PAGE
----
Will 1990s Bring Good News for US?
NEW YORK — HERE'S something to cheer about - if it proves true: The 1990s looks like a decade of relatively low inflation and modest but sustained economic growth. Moreover, the United States could be to the '90s what Japan was to the 1980s - the primary source of international investment capital, high productivity, and corporate creativity. Sound too good to be true? Not at all, says Graham Tanaka, manager of the Retirement Planning Fund Equity for Venture Advisers and president of Tanaka Capital Management, Inc.
Mr. Tanaka believes that such a scenario is not only possible, but probable, in large part because of the changing demographic structure of the US. And, adds Tanaka, the segment of the investment world that will most benefit will be growth stocks.
Tanaka, as he admits, would be among those likely to gain in such a scenario. He has already been scooping up a host of growth stocks. Tanaka says he is looking for stocks that are selling at reasonable prices, fill a demonstrated product niche, and most of all, offer the possibility of a turnaround. Oh yes: The companies must also have the potential to grow 15 percent to 20 percent or more a year.
Tanaka Capital was rated the No. 3 adviser in terms of investment performance in the US during 1989 by CDA Investment Technologies. Moreover, the retirement fund registered a gain of 40 percent last year, placing it within the top 20 of some 1,700 US mutual funds.
Tanaka looks at the world of investing through the perceptions of both an engineer and financial analyst; he holds degrees in engineering and urban studies from Brown University - and worked as a civil engineer in Honolulu and Los Angeles. He also picked up an MBA from Stanford.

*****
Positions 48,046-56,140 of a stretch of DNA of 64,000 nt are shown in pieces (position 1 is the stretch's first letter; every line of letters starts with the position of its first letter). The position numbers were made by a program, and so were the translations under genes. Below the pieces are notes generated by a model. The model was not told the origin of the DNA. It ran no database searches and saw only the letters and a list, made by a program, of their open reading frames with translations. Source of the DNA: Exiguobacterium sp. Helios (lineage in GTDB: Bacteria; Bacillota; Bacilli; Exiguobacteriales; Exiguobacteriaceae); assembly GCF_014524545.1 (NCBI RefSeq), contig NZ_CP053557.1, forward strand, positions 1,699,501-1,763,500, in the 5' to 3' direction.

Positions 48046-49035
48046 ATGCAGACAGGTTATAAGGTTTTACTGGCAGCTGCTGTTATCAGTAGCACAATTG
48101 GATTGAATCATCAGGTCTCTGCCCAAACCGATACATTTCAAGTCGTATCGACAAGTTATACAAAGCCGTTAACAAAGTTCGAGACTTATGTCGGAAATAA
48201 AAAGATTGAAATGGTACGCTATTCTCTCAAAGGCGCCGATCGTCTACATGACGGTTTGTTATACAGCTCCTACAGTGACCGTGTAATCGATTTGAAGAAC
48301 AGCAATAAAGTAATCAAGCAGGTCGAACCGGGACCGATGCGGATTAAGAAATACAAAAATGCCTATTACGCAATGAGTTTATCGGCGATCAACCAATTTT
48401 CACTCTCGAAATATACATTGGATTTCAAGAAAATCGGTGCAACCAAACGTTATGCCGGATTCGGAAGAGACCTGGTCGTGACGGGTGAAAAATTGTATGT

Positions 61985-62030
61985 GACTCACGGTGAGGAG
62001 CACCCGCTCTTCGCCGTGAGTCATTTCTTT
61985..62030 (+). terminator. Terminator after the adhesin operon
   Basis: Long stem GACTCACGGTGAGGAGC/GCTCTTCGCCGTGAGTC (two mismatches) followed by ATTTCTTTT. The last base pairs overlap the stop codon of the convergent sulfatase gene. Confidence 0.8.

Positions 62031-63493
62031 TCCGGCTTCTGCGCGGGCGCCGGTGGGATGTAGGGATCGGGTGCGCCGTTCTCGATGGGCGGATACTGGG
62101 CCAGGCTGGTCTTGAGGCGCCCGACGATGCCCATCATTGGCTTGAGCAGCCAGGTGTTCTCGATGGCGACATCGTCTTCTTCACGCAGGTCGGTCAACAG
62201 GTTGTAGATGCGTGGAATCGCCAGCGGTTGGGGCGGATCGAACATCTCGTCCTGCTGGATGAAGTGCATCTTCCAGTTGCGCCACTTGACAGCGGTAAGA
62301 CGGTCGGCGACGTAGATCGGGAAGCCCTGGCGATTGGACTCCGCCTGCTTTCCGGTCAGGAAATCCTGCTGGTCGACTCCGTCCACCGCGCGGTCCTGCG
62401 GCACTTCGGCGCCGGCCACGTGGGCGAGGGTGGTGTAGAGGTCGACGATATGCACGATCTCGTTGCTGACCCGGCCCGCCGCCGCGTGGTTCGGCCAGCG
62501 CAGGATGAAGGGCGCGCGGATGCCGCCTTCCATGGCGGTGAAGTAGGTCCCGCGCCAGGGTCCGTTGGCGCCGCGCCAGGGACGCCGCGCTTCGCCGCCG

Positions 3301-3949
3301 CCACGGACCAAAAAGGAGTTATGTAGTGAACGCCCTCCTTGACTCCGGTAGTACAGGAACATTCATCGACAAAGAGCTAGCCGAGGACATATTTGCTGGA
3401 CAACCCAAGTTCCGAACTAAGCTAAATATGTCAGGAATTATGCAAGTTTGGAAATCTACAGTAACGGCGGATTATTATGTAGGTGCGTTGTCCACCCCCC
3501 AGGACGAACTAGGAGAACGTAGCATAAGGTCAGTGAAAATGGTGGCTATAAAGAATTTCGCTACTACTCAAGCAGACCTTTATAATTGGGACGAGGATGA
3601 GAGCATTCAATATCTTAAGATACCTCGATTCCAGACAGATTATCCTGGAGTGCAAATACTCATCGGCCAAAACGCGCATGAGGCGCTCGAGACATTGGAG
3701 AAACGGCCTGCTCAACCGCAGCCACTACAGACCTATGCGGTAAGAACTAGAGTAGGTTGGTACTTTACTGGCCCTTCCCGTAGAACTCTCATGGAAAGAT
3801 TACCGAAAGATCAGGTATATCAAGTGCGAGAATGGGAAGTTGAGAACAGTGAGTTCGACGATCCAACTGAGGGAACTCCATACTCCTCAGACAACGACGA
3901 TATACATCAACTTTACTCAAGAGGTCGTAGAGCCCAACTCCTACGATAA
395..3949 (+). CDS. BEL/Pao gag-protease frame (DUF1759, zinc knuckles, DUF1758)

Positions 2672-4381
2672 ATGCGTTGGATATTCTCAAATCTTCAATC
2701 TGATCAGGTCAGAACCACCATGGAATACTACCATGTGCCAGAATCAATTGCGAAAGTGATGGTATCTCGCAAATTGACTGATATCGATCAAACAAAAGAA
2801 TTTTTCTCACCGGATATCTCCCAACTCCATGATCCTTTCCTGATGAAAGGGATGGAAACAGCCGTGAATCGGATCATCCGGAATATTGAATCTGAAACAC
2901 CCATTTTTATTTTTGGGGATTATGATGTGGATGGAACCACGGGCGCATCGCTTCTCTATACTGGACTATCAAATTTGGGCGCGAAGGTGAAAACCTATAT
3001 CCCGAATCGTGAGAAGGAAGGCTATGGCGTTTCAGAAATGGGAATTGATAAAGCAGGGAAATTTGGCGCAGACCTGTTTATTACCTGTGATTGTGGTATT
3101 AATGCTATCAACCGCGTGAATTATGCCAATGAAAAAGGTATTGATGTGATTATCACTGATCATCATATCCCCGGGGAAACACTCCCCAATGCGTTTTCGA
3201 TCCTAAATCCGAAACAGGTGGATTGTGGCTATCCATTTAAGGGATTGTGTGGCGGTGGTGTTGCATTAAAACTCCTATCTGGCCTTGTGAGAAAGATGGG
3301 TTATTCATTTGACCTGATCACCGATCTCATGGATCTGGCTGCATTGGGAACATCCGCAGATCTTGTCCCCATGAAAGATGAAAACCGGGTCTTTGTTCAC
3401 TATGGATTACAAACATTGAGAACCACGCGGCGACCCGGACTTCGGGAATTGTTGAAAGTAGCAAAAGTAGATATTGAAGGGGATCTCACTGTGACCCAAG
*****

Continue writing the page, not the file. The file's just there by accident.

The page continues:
The high US inflation rate of the past few decades, Tanaka believes, is related to the ``politics of need,'' when women, and young people from the baby boom generation, poured into the work force. But the huge movement into the labor force has slowed. Companies are increasingly finding a scarcity of workers. So the underlying thrust of the '90s will be to make the ``existing work force more productive.'' Further, baby boomers will be salting away more savings as they move toward middle-age. And Washington will need to ensure high productivity to keep the economy growing at all.
Growth will be the great investment theme of the '90s, not leveraged buyouts, or spectacular stock deals, as occurred in the 1980s, says Tanaka. A number of companies will steadily post high earnings gains. But since the economy itself will be slowing, overall corporate profit growth will be down. So when you put the earnings gains of growth companies in context with the slowing of corporate profit growth in general, the growth stocks will, argues Tanaka, stand out like stars.
Tanaka believes in holding relatively few companies in the portfolios he manages. Thus, while he meets with officials of about 300 companies a year, he has positions in about 40 companies for the mutual fund, and 18 to 20 companies in separately managed accounts. Once bought, a company will be held for three years or more.
Tanaka's current holdings include Intel Corporation, Airborne Freight Corporation, American Cyanamid Company, Federal National Mortgage Association (Fanny Mae), Pfizer Inc., and Humana Inc.
Is there any danger that the decade may not turn out looking quite as rosy as Tanaka believes? Some economists fret about the upward impact of overseas interest rates on US rates. Even Tanaka concedes that the absorption of Eastern Europe into the Western European economy may put upward pressure on global rates. And the federal budget deficit, with its pressure on US rates, has yet to go away. Still, Tanaka believes that not only do changing demographics ensure greater productivity and lower inflation, but that Congress - through such eventual legislation as enactment of a reduction in capital gains - will make certain that they occur.